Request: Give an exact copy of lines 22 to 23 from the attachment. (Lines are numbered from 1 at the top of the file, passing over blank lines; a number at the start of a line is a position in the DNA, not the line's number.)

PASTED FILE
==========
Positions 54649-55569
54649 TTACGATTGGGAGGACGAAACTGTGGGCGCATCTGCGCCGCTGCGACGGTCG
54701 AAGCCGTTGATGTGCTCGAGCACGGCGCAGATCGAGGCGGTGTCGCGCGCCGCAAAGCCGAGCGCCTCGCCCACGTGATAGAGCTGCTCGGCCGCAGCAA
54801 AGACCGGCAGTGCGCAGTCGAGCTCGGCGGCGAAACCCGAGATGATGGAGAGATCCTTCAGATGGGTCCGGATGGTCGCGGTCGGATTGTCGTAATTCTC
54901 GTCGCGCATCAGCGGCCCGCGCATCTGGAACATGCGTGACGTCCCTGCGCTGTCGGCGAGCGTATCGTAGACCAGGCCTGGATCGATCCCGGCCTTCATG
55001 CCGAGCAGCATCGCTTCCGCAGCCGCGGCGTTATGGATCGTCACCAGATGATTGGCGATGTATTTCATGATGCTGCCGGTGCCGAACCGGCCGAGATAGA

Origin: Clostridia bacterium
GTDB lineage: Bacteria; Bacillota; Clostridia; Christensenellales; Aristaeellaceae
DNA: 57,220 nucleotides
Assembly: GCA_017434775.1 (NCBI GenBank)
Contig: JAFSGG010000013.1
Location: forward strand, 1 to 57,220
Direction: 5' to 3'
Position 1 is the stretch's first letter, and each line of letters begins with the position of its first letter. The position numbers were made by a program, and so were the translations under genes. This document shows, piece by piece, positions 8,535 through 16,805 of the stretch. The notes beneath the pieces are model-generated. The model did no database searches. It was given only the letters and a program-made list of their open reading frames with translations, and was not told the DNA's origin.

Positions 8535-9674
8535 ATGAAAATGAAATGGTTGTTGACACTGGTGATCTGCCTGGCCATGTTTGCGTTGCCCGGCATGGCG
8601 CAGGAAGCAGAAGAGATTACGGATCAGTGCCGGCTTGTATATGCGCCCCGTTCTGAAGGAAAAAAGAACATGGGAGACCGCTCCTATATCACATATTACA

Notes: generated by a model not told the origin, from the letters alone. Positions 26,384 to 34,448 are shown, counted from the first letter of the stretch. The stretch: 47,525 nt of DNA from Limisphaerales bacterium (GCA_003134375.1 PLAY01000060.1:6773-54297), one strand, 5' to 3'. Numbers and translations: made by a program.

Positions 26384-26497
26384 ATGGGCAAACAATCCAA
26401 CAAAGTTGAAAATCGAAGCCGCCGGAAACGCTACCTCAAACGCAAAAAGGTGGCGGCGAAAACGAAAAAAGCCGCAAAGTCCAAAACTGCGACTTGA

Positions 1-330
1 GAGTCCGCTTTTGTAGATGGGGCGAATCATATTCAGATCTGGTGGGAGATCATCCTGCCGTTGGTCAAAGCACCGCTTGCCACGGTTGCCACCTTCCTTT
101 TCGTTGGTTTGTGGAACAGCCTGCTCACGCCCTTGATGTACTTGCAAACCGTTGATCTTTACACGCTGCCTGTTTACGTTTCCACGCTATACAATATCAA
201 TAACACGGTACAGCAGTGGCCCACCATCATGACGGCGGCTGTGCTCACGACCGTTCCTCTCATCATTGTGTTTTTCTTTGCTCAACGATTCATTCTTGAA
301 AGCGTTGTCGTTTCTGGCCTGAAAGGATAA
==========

Positions 1-330
1 GAGTCCGCTTTTGTAGATGGGGCGAATCATATTCAGATCTGGTGGGAGATCATCCTGCCGTTGGTCAAAGCACCGCTTGCCACGGTTGCCACCTTCCTTT